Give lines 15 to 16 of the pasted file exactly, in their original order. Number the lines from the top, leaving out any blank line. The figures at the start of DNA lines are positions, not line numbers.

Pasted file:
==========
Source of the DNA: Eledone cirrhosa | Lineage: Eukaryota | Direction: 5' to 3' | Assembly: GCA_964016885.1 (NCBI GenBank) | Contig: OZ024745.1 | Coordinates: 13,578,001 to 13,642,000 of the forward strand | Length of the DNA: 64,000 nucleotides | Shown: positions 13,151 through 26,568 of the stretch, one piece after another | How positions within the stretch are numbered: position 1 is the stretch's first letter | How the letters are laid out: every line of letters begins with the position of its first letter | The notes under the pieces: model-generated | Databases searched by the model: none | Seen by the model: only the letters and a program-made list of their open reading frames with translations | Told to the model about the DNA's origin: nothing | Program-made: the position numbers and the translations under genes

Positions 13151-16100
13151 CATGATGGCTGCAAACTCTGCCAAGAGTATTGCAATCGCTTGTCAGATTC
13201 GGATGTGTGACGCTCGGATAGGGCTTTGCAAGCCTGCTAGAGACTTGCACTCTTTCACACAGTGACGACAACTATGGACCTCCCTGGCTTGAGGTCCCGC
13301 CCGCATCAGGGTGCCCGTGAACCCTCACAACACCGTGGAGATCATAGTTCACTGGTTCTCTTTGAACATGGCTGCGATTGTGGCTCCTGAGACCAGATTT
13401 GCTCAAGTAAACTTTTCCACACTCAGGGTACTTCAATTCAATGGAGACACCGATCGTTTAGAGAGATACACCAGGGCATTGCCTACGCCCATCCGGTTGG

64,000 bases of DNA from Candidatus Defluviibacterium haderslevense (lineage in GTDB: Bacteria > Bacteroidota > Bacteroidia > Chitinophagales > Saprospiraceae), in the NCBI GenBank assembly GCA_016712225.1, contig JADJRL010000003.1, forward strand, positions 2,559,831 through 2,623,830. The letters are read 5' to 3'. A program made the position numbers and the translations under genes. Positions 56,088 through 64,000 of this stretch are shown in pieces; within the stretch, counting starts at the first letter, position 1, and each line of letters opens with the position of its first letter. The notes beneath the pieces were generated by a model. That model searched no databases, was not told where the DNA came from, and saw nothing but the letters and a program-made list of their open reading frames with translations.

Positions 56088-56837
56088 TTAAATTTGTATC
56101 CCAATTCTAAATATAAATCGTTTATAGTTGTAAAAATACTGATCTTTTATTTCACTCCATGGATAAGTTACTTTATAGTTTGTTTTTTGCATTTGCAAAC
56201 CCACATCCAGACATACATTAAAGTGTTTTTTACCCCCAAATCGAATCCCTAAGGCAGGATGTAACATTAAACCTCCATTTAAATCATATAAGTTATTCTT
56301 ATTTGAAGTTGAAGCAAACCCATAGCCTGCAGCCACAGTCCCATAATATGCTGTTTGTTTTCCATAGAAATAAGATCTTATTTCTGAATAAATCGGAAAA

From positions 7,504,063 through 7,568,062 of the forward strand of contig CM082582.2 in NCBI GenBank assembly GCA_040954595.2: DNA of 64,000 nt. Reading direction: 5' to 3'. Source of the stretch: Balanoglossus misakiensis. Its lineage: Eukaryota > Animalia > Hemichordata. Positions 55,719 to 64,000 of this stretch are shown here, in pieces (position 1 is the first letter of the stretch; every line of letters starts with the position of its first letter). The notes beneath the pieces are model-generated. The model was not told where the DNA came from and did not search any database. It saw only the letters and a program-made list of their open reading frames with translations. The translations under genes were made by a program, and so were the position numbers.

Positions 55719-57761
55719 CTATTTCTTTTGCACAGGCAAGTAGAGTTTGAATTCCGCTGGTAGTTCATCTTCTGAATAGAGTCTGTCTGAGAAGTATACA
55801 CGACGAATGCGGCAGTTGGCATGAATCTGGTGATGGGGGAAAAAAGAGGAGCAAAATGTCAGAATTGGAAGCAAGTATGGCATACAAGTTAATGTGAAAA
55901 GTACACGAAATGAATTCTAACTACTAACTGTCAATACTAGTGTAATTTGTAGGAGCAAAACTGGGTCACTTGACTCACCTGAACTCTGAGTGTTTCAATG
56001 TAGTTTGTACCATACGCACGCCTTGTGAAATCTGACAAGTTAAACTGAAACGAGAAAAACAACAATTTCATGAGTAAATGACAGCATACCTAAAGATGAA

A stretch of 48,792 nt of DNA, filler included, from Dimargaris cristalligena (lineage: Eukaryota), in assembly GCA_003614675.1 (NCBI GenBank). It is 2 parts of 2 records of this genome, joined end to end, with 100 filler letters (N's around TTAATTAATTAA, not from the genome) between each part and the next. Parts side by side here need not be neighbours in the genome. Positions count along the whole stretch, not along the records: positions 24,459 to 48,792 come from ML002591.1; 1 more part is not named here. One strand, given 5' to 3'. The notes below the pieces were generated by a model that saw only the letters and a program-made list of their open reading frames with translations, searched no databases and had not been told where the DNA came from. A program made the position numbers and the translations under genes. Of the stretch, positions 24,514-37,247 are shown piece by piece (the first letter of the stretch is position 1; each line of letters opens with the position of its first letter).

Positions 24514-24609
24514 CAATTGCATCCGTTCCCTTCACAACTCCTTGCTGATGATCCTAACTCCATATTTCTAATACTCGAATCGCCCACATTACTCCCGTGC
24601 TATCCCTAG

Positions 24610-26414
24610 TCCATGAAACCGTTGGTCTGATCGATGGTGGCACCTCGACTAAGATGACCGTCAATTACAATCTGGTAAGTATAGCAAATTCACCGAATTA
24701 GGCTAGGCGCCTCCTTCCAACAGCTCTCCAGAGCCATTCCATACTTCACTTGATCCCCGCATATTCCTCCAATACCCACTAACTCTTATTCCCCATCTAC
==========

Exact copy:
55719 CTATTTCTTTTGCACAGGCAAGTAGAGTTTGAATTCCGCTGGTAGTTCATCTTCTGAATAGAGTCTGTCTGAGAAGTATACA
55801 CGACGAATGCGGCAGTTGGCATGAATCTGGTGATGGGGGAAAAAAGAGGAGCAAAATGTCAGAATTGGAAGCAAGTATGGCATACAAGTTAATGTGAAAA